Treading the Mill – Practical CraftWorking in Modern Traditional Witchcraft

By Nigel G. Pearson

Capall Bann Press, PB, 248 pages

Reviewed by Nina Lazarus

In the opening lines of the introduction the author tells the reader that the book is meant as an alternative to Wiccan/Pagan practices, and continues with his own definitions for the term ‘Traditional Witchcraft’. In short like many before him he claims that his practices predate that of Gerald Gardner and Gardnerian Wicca. But does it really? Certainly the terminology throughout the book does give it that ‘olde crafte’ feel, but one does get the feeling that his views might be coloured by prejudice of some sort or another. Generalities, pompous wording and unnecessary comparisons to other traditions aside, the books is actually quite a good introduction to modern paganism.

The first section deals with circle casting or, ‘Hallowing the Compass’ , the circle as a space, the author tells us is called the ‘compass’ by the traditional crafters he know, so for this reason he uses it throughout the book – the presumption being that traditional witches will read it and that they had compasses? He then goes on to name the various tools, including the Stang, Wand and Knife. Here is where things get a bit twilight zone. He talks about the Knife as the symbol of ‘Will’ which is of course what it is used for by those in initiatory Gardnerian Wicca, borrowed no doubt from Aleister Crowley. He also talks about the ‘lightning flash of power’ a kabbalistic term. The author moves on to other subjects, which will also be very familiar to Pagans in general, such as ‘calling the directions’ – the colours are the same as those used by Doreen Valiente in her books, which makes sense considering her involvement with the Roebuck tradition.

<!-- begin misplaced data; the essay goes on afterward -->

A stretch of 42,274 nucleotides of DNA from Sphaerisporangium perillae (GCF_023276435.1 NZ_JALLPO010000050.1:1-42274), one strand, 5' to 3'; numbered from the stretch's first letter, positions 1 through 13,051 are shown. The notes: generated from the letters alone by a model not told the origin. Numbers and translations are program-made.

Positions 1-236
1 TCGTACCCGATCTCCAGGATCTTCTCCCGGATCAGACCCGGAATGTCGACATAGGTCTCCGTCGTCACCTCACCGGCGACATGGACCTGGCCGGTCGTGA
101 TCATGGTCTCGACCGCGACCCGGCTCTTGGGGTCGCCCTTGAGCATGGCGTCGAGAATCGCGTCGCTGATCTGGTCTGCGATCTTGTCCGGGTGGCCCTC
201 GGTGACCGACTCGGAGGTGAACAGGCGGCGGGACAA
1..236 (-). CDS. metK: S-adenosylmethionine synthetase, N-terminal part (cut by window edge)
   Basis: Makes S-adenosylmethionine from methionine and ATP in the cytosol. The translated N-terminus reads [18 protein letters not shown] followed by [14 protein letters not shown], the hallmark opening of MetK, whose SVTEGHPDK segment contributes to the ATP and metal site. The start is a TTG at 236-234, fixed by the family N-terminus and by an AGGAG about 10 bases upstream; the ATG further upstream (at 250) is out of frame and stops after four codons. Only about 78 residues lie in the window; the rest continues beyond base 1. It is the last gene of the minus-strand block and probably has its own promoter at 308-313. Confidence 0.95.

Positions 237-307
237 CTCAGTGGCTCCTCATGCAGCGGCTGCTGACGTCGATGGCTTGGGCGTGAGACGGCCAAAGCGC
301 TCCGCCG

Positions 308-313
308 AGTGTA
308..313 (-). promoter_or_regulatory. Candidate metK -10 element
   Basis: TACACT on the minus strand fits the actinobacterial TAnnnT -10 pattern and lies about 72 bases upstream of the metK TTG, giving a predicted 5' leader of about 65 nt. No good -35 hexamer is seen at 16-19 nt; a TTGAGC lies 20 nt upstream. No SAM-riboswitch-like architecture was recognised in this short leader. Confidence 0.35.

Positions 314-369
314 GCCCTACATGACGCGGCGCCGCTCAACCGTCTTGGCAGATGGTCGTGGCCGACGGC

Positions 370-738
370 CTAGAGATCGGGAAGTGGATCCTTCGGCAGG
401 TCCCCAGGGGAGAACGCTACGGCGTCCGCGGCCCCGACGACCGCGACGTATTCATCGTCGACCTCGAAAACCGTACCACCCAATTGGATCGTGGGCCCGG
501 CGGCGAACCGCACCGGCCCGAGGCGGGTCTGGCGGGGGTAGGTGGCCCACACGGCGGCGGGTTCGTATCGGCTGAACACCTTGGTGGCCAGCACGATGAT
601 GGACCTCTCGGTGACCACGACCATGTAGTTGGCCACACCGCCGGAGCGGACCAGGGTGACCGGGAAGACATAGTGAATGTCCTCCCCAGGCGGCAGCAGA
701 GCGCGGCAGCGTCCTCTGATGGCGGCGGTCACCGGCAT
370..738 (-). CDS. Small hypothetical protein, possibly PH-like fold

The fact that the book is about ‘Traditional Craft’ is stressed too the point that you get the feeling that the author is reminding himself. This is all a great pity, because the material and exercises contained in this book, is make for a good introductory level book to modern paganism as already stated, it emphasises working with nature and presents a more balanced perspective on the subject as a whole than I have found in most books to date. (buy it, but ignore the its ‘traditional’ nonsense).

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